“The Web has allowed us to streamline our operations, providing instantaneous sharing of information and allowing claims examiners to better utilize their resources,” says Schimke. Golden State has been using a browser-based claims management system, provided by Valley Oak Systems, since 1990. “The system allows our examiners to access claims data from various locations, share information with nurse case managers, medical providers, investigative services, defense attorneys and other parties that need to be involved on a particular claim, and has streamlined the entire claims management process.”
In addition, Golden State uses the program to track where injuries are occurring in order to better identify where loss-control resources should be focused. “The ability to move data to key people quickly, identify where losses are occurring and get employees back to work, whenever possible, is one of the major benefits of this system,” Schimke says. “Particularly in workers’ comp, the timeliness of getting all players involved in the claim early on, sharing data faster in a more streamlined way, leads to faster resolution of claims and a greater chance to return employees to work. The Internet gives us the opportunity to focus our resources where they’re needed most.”
Steven Dorn, chief marketing officer of Visual Risk Solutions Inc., a Frank Gates company based in Dublin, Ohio, notes, “The Web is a great unifier and integrator of technology. It gives various systems the ability to talk in a standard format, and empowers the different disciplines required to service a claim to communicate instantly. In addition, more states now require some form of online reporting, as part of the push to drive the speed of claims settlements. By handling claims online, adjusters, nurses, case managers, employers, insurers, medical directors and field review units all have instant access to data and information to act on a claim immediately, greatly increasing efficiency and effectiveness.”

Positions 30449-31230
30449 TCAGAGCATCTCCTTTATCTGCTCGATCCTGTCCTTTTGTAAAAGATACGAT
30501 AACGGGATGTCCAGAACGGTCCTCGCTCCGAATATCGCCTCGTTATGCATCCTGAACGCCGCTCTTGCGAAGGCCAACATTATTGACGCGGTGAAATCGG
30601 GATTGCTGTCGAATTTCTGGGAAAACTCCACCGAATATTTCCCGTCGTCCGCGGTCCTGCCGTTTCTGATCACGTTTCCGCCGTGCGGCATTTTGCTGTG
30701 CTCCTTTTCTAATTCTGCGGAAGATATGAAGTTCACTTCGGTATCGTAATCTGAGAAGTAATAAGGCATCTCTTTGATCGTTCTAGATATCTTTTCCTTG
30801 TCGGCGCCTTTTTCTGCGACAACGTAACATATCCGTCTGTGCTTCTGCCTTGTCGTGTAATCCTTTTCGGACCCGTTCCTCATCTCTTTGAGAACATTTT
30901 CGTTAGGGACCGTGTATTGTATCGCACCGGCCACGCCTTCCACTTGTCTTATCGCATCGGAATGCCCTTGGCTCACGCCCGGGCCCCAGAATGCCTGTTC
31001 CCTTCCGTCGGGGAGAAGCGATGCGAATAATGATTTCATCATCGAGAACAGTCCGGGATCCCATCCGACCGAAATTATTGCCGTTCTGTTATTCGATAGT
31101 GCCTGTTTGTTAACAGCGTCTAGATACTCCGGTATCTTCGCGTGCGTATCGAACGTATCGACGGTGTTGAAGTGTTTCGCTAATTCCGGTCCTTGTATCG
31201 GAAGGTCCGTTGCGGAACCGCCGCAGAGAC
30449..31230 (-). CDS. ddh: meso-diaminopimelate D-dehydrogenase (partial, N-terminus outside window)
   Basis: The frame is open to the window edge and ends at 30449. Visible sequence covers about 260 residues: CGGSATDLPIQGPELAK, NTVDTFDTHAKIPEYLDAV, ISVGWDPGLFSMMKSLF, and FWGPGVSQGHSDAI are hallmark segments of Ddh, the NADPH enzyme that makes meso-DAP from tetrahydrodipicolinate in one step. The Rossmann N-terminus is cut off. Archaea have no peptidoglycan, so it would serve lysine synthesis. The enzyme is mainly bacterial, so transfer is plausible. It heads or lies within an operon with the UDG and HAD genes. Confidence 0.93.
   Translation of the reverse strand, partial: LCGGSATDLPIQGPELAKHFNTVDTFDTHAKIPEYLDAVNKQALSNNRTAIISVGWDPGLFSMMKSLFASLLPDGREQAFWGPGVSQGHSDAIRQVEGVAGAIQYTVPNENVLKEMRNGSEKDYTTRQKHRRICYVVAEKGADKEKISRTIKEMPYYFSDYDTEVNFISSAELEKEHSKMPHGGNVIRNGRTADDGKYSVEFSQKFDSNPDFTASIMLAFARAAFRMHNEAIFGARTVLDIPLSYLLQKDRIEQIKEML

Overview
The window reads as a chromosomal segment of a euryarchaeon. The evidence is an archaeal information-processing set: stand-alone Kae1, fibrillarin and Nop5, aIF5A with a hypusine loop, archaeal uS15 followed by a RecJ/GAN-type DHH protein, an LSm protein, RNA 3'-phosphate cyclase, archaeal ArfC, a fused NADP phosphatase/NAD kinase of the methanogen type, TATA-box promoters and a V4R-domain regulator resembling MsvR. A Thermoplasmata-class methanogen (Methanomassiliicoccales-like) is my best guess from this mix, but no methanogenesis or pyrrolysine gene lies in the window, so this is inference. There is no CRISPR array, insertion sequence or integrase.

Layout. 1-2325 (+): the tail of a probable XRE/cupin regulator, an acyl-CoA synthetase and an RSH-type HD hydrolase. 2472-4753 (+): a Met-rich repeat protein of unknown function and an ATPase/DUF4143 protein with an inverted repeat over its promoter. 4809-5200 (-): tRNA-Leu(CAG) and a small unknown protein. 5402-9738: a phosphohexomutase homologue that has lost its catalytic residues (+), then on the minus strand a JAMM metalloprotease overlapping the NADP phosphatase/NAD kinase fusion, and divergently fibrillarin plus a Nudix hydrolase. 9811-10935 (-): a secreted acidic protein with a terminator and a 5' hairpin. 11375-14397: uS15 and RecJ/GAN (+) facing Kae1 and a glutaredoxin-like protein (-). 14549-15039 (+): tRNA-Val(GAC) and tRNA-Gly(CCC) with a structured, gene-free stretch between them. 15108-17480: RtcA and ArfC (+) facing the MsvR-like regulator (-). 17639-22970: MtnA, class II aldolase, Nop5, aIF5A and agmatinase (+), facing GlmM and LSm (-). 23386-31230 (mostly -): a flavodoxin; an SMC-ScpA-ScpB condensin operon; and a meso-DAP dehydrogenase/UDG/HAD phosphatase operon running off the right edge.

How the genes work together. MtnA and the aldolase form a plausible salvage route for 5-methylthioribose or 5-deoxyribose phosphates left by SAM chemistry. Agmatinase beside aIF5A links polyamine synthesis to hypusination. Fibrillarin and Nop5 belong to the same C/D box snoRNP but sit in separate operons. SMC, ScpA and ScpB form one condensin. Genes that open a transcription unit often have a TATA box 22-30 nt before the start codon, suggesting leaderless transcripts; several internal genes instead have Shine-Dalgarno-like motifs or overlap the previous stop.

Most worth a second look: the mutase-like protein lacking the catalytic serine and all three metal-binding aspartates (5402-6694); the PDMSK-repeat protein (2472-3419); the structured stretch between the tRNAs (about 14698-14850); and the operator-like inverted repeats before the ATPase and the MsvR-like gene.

Wheeler of Valley Oak Systems refers to the Internet as the “missing piece” of the claims management puzzle that can help organizations quickly respond to injuries and improve communication and collaboration between all parties involved in the workers’ comp process.
“Internet technology helps claims professionals focus on high-priority tasks that directly affect costs and outcomes, and companies that utilize these solutions can achieve measurable results over time that justify their investment,” says Wheeler. “The main advantage of the Internet is that it allows individuals to share information as it develops and access it anytime, from anywhere. In the workers’ comp arena, the efficiencies technology can bring to the table must be balanced with appropriate human intervention. Web-based systems allow that to happen.”
MINDY TORAN is a writer in Pennsylvania. She can be reached at email@example.com.